In 1987 China had the largest inventory of hogs in the world.
The number increased from about 88 million in 1955 to an estimated
331 million in 1985. Hogs are raised in large numbers in every part
of China except in Muslim areas in the northwest. Most hogs are
raised in pens by individual farm households, but in the mid-1980s
the Chinese were constructing large mechanized feeding operations
on the outskirts of major cities. Before the 1980s the state's
major goal was to increase output with little regard to the ratio
of meat to fat. In the 1980s consumers became more conscious of fat
content, and breeders and raisers were shifting to the production
of leaner hogs.
Draft animals are important sources of motive power in rural
areas. Draft animal numbers increased steadily from about 56
million in 1955 to 67 million in 1985 despite rapid increases in
the number of tractors and trucks in rural areas. Animals that
provide draft power for crop cultivation and rural transportation
include water buffalo, horses, mules, donkeys, oxen, and camels.
Sheep and goats are China's most important grazing animals.
Most of these animals are bred in the semiarid steppes and deserts
in the north, west, and northwest. The number of sheep and goats
has expanded steadily from about 42 million in 1949 to
approximately 156 million in 1985. Overgrazed, fragile rangelands
have been seriously threatened by erosion, and in the late 1980s
authorities were in the midst of a campaign to improve pastures and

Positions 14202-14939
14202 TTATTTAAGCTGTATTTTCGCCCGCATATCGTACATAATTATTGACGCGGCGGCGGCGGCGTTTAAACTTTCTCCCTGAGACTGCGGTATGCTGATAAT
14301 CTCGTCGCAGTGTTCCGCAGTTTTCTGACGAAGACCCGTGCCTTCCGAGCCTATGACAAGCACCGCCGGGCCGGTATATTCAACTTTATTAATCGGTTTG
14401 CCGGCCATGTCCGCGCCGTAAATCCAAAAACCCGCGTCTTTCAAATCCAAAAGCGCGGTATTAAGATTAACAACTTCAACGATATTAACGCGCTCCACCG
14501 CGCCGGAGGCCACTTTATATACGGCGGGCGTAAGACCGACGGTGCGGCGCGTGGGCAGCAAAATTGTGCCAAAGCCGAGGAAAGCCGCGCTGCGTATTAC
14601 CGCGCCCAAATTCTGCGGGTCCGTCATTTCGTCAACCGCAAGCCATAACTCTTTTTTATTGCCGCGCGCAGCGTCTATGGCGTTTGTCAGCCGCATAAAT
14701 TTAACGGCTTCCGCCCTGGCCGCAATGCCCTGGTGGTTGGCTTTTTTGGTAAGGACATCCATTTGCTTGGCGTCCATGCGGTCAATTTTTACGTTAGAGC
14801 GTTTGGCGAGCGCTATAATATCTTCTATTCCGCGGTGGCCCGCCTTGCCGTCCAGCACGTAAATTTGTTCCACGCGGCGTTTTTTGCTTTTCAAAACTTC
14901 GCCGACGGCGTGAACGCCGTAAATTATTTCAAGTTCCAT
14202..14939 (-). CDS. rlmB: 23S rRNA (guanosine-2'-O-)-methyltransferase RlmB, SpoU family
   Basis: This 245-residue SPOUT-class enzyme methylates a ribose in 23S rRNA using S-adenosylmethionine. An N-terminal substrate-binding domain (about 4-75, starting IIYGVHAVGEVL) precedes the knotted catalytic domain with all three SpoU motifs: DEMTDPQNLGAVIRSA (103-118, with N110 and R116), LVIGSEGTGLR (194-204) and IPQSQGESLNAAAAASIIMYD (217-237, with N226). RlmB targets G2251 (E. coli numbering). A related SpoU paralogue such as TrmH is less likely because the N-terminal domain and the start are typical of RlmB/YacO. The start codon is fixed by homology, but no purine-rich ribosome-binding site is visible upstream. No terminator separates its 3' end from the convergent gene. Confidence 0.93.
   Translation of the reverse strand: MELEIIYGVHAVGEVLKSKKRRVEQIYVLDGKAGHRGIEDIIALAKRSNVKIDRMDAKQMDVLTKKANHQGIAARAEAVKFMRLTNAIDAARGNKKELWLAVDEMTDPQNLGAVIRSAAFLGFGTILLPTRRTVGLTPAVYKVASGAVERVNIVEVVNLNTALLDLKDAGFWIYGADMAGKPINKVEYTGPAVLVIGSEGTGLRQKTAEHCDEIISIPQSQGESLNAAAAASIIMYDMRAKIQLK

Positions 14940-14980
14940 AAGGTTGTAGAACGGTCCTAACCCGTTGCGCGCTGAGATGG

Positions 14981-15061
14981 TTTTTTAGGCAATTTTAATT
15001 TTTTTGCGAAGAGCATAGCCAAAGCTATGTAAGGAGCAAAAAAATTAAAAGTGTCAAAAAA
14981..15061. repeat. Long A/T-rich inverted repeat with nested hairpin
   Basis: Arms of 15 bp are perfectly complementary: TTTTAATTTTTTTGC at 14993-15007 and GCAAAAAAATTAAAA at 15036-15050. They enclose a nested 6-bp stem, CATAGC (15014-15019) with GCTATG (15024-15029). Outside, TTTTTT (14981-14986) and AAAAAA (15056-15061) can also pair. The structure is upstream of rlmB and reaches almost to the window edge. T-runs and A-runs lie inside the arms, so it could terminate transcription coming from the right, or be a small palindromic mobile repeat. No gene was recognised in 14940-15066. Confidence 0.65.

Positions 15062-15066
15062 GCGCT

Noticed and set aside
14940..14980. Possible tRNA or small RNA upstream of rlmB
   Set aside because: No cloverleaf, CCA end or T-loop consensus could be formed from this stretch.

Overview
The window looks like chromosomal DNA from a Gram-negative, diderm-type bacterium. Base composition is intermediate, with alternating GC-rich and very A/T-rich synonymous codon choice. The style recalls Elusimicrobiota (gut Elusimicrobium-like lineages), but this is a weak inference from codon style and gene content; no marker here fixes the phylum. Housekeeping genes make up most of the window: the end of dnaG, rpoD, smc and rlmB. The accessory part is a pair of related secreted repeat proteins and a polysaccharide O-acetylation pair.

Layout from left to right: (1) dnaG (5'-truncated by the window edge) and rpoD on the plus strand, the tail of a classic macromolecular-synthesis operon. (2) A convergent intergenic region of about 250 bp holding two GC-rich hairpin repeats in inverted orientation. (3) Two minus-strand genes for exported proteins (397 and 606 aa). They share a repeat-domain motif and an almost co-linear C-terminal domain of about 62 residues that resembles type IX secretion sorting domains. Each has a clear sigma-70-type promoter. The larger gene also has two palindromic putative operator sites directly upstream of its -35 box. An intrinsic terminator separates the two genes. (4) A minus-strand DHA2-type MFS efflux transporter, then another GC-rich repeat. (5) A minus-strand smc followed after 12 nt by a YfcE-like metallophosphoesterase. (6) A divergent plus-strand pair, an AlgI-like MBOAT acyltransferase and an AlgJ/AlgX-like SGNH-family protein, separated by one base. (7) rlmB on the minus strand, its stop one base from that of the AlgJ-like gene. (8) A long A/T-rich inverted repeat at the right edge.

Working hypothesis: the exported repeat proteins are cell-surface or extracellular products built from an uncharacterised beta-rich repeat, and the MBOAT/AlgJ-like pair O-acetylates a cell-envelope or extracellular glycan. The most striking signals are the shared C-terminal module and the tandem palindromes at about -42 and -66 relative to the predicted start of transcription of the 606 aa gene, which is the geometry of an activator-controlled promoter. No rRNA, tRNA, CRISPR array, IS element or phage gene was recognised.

rangelands and limit erosion.
The dairy and poultry sectors of the livestock economy grew
most rapidly in the 1980s. Dairy cows numbered just under 500,000
in 1978 but tripled to around 1.5 million in 1985. Consumers with
rising incomes demanded more fresh and powdered milk for infants
and elderly people. A large part of this increased demand was met
by individual farmers who were permitted to purchase and own their
animals. The government supported increased milk output by
importing breeding animals and constructing large dairies and
processing facilities. Most poultry was still grown in farmyard
flocks, but reforms encouraged individuals and groups of households
to invest in confined feeding operations. Egg output, especially,
increased rapidly in the 1980s.
China's first modern feed mills were constructed in the 1970s,
followed by many mills equipped with imported technology.
Production of mixed and compound feed grew rapidly, reaching more
than 12 million tons in 1985. This development supported the growth
of animal husbandry.
Data as of July 1987